At the beginning of my sophomore year at St. Lawrence, I learned that I was accepted to study in Bordeaux, France for the following spring semester. I was thrilled; French language and culture have been an important part of my identity for nearly 10 years, and although I had been to France before, I had never spent such a long period of time living in the country. I knew that I wanted to come up with a travel enrichment grant that would further my knowledge of the country as whole. I also wanted to do something that would complement my government major and French minor. The idea to visit Corsica came to me after I recalled the great experience I had with my first French professor at St. Lawrence, a professor that happens to be Corsican! And so, voilà, my idea was born: to visit l’Île de Beauté and study the roots of France’s most notorious emperor, Napoléon I.
Upon finishing a wonderful semester studying in Bordeaux, I flew over the Mediterranean to Ajaccio, the capital of Corsica. Corsica is unique in that while it is currently part of Metropolitan France, it was only conquered by the French in 1768. The island was formerly under the control of the Republic of Genoa, what is now a region of Italy. Corsica’s unique history, as well as its removed geographic location, have allowed the island to be in many ways culturally and linguistically independent from the rest of France. While French is widely spoken on the island, the Corsican language is also still heard, and Corsican culture is unique in regard to over-arching French culture.
My plan while in Ajaccio was to learn about the life of Napoléon I, a leader who was a true testament to archival French power. Many do not know that Napoléon was born in Corsica as opposed to Mainland France. While in Ajaccio, I was able to visit La Maison Bonaparte, the home in which Napoléon was born and spent the first few years of his life. The home had been turned into a museum decades ago and today it boasts a fascinating collection of artifacts and information on Napoléon. Did you know that Napoléon’s stark personality comes from his mother? And that he was bullied as a young boy studying in France for his strong Corsican accent? Nevertheless, Napoléon successfully waged several wars against different European nations and greatly expanded the French Empire. He was truly a remarkable as well as controversial political figure in France’s history. Other sites I was able to visit were Le Musée Fesch, a museum that holds a wide array of art pieces connected to Napoléon’s life, and La Chapelle Imperiale, a chapel that houses the remains of several members of the Bonaparte family.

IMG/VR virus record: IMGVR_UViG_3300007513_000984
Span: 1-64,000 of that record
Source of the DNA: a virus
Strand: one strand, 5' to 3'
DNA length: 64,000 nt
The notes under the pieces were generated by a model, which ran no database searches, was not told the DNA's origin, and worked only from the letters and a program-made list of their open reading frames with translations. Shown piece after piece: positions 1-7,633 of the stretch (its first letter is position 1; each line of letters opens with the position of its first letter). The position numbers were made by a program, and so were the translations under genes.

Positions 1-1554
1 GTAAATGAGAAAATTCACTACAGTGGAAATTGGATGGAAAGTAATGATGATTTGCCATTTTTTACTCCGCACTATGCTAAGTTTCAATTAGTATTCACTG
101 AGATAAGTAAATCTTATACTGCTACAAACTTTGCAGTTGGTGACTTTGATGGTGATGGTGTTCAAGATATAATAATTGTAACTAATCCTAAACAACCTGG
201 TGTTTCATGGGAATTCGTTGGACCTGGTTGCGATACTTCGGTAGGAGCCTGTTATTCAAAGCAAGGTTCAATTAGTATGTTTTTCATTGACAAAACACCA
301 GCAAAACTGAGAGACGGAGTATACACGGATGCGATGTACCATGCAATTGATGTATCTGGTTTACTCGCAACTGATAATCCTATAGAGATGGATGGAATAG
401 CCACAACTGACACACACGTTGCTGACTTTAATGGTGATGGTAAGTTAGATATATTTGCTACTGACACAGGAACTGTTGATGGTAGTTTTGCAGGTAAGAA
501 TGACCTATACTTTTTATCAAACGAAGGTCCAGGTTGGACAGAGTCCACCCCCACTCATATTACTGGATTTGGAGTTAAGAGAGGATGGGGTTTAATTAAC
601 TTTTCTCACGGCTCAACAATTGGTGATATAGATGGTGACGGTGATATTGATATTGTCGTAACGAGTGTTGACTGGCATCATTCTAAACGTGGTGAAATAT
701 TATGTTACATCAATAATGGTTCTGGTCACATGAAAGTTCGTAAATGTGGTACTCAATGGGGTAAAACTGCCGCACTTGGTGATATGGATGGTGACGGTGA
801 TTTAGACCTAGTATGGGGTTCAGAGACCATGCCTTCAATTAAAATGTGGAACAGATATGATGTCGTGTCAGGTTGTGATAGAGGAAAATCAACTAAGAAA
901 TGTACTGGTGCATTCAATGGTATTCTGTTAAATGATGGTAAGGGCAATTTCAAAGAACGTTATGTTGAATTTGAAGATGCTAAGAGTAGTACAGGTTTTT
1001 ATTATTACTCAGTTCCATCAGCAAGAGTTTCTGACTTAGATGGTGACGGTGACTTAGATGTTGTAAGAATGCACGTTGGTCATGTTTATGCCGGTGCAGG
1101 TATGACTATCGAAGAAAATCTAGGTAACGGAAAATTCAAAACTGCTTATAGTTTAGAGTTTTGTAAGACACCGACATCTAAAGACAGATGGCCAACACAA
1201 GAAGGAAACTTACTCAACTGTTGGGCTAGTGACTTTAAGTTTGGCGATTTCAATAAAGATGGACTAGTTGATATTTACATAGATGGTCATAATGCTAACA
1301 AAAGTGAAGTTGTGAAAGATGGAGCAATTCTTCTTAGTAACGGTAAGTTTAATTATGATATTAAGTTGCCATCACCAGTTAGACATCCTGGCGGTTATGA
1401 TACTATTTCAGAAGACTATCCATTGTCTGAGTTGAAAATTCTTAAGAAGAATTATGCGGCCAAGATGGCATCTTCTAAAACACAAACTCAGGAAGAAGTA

My time spent in Corsica was just amazing. I was able to learn about an important political figure in French history as well as employ the French skills I developed after 6 months in Bordeaux. The knowledge I gained fit perfectly into my fields of study, and it also opened doors for me to work closer with my Corsican professor back on campus at St. Lawrence. I know that one day I’ll return to the Island of Beauty. À bientôt !